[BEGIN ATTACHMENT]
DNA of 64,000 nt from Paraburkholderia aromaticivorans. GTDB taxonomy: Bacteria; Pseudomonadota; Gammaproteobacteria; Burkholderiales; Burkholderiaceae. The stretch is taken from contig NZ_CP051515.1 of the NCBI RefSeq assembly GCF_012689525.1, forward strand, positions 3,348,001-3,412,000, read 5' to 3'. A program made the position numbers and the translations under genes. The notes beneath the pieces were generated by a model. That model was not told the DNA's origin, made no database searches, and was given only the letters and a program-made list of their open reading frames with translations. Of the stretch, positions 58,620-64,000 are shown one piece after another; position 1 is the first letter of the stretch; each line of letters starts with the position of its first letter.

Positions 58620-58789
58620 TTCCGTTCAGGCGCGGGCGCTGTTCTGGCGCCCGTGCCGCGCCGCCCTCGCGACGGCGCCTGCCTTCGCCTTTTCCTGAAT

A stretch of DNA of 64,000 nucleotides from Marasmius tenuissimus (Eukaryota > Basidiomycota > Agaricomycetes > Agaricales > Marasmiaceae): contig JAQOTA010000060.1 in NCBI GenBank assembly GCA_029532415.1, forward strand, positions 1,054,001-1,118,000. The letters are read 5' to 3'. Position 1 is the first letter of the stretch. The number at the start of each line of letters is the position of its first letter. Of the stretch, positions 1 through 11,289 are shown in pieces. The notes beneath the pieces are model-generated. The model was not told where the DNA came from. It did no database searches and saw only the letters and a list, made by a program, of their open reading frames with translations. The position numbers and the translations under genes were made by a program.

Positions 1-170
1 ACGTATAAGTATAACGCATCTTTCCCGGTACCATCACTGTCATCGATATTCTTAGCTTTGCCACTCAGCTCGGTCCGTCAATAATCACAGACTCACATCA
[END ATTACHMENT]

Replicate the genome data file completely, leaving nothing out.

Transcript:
DNA of 64,000 nt from Paraburkholderia aromaticivorans. GTDB taxonomy: Bacteria; Pseudomonadota; Gammaproteobacteria; Burkholderiales; Burkholderiaceae. The stretch is taken from contig NZ_CP051515.1 of the NCBI RefSeq assembly GCF_012689525.1, forward strand, positions 3,348,001-3,412,000, read 5' to 3'. A program made the position numbers and the translations under genes. The notes beneath the pieces were generated by a model. That model was not told the DNA's origin, made no database searches, and was given only the letters and a program-made list of their open reading frames with translations. Of the stretch, positions 58,620-64,000 are shown one piece after another; position 1 is the first letter of the stretch; each line of letters starts with the position of its first letter.

Positions 58620-58789
58620 TTCCGTTCAGGCGCGGGCGCTGTTCTGGCGCCCGTGCCGCGCCGCCCTCGCGACGGCGCCTGCCTTCGCCTTTTCCTGAAT

A stretch of DNA of 64,000 nucleotides from Marasmius tenuissimus (Eukaryota > Basidiomycota > Agaricomycetes > Agaricales > Marasmiaceae): contig JAQOTA010000060.1 in NCBI GenBank assembly GCA_029532415.1, forward strand, positions 1,054,001-1,118,000. The letters are read 5' to 3'. Position 1 is the first letter of the stretch. The number at the start of each line of letters is the position of its first letter. Of the stretch, positions 1 through 11,289 are shown in pieces. The notes beneath the pieces are model-generated. The model was not told where the DNA came from. It did no database searches and saw only the letters and a list, made by a program, of their open reading frames with translations. The position numbers and the translations under genes were made by a program.

Positions 1-170
1 ACGTATAAGTATAACGCATCTTTCCCGGTACCATCACTGTCATCGATATTCTTAGCTTTGCCACTCAGCTCGGTCCGTCAATAATCACAGACTCACATCA